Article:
Published monthly by media giant Transcontinental, Canadian Living has a circulation of just over half a million.  Editor-in-Chief is Susan Antonacci,

More Magazine Wagers on Beauty More Than Brains

MORE chose actress Lauren Graham as their cover girl, errrrr woman, to usher in their redesigned March issue.

Does the “Gilmore Girls” actress epitomize “a woman of substance?”

That’s the look the new More seeks, according to their new tagline: “For Women of Style and Substance.”  Editor-in-Chief Lesley Jane Seymour said, “the tagline speaks exactly to who our reader is: A woman interested in substantive issues of politics, work, money and health, who also wants to look great.”

But it seems, ‘looks great’ is really the magazine’s focus for the 40-50 year old female target audience, since fully 26% of the editorial space will be devoted to fashion and beauty.  Health fills 17%, followed closely by culture and entertainment at 15%.  Food and home rank neck and neck with national and world affairs at 11% and 10%, respectively.  Career and finance will fill 9% of the editorial space just ahead of relationships and travel, which get the merest nod at 6% each.

As of February 2010, the rate base will be 1,300,000, which is up 100,000 from a year ago.  According to these numbers, women of a certain age apparently continue to support their favorite print magazine.

Canadians Get Their Own Cycling Magazine

CANADIAN CYCLING Magazine launched this month on the heels of the International Bicycle Show in Toronto.  Focused specifically on Canadians interested in cycling as a sport, Publisher Sam Cohen said the magazine was created to fill a void in the market that has only US “spillover” cycling magazines.

The 80-page, full-colour, bimonthly magazine has sections on news, gear and product reviews, training and warm-up tips, bike repair advice, health and nutrition, and events as well as features on personalities and cycle-friendly destinations.  The magazine’s website will also carry news, blogs, buy and sell forums along with an events calendar.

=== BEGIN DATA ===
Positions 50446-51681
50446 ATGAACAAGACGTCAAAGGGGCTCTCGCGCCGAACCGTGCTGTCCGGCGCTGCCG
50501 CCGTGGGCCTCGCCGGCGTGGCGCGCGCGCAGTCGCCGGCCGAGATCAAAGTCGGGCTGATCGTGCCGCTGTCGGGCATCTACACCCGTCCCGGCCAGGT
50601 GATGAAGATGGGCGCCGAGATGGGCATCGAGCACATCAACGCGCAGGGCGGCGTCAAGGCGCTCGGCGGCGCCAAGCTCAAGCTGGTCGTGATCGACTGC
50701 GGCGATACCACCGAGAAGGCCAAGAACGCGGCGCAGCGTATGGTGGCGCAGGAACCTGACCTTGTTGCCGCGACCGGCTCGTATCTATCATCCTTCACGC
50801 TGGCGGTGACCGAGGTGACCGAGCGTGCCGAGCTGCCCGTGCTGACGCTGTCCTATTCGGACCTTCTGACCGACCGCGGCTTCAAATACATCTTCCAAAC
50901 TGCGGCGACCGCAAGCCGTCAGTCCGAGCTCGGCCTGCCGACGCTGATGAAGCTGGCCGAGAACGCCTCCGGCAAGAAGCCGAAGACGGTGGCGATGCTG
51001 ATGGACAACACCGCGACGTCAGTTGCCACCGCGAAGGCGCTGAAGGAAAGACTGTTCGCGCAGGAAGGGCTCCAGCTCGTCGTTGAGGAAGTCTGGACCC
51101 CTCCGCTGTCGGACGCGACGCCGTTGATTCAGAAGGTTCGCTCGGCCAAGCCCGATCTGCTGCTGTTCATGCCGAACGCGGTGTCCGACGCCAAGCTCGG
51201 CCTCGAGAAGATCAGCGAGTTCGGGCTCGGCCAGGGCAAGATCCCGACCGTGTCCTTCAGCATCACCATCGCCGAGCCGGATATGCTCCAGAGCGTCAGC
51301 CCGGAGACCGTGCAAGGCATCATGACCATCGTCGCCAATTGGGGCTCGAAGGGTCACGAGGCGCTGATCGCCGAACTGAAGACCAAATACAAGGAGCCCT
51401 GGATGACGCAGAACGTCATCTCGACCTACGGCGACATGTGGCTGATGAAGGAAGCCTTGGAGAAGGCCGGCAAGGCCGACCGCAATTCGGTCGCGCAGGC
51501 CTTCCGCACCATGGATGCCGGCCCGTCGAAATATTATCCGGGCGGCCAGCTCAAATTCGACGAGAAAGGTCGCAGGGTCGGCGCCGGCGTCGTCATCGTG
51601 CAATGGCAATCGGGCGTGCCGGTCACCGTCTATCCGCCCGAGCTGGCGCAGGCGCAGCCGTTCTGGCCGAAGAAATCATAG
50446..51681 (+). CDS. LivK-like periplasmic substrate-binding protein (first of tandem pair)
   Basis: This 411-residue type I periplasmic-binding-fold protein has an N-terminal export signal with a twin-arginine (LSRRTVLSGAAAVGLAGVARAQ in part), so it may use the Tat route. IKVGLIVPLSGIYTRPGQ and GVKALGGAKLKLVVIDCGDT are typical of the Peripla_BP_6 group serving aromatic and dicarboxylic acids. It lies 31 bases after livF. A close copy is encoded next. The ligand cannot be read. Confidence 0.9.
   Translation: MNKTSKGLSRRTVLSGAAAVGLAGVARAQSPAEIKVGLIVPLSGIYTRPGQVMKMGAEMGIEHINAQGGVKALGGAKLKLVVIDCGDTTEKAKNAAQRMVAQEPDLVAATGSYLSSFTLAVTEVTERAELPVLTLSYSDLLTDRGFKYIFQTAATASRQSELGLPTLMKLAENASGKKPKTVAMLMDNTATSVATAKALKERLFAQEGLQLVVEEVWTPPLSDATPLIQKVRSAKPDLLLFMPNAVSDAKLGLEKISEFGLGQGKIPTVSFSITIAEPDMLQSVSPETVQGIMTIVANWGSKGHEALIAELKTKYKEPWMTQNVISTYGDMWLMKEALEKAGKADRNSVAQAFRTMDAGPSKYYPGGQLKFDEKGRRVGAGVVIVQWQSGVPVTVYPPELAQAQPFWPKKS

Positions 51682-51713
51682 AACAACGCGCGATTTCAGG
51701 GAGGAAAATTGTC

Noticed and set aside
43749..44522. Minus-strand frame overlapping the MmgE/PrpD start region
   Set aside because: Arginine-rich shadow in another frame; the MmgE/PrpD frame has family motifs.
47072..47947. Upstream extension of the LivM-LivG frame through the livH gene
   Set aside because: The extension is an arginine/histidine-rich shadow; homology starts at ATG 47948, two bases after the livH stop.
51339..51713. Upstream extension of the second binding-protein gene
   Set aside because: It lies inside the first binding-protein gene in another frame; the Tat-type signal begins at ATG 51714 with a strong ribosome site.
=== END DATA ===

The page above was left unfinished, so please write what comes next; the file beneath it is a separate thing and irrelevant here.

The first issue is about 25% advertising with a distribution of about 25,000.  Newsstands and bike retailers across the country received close to 16,000 copies and the remainder was sent free to subscribers of TRIATHLON Magazine.

Canadian Cycling increases the titles of Toronto-based publisher Gripped Inc. to four, which also includes GRIPPED: THE CLIMBING MAGAZINE, CANADIAN RUNNING and Triathlon Magazine Canada.  Contact Editor Dan Dakin at for more information.

Bloomberg BusinessWeek to Reinvent Business Magazine Genre

BLOOMBERG BUSINESSWEEK has launched a teaser campaign to prep audiences for the April 23 launch of a newly designed magazine.

Publisher Bloomberg is boasting that the radical new look for the 80-year old publication will “reinvent” the business category and take on rivals by breaking away from the pack.

Changes include 20% more editorial pages with twice as many articles that are shorter than in the current edition.  There will be a more global focus and more lifestyle features including leisure and arts coverage done from a business perspective.  In a deliberate attempt to set it apart from rivals FORTUNE and FORBES, BusinessWeek also plans to have more articles with a storytelling slant.  There will be more photos of people on both the cover and inside.

The Bloomberg logo has been made more prominent on the front cover and skyboxes are being used to promote inside content.  BusinessWeek is also being printed on heavier stock and production has been bumped up to 50 issues per year-unlike other business magazines who have reduced publications.

Bloomberg LP bought BusinessWeek from McGraw-Hill in December 2009 for an estimated $50 million.  The magazine has a paid circulation of 900,000.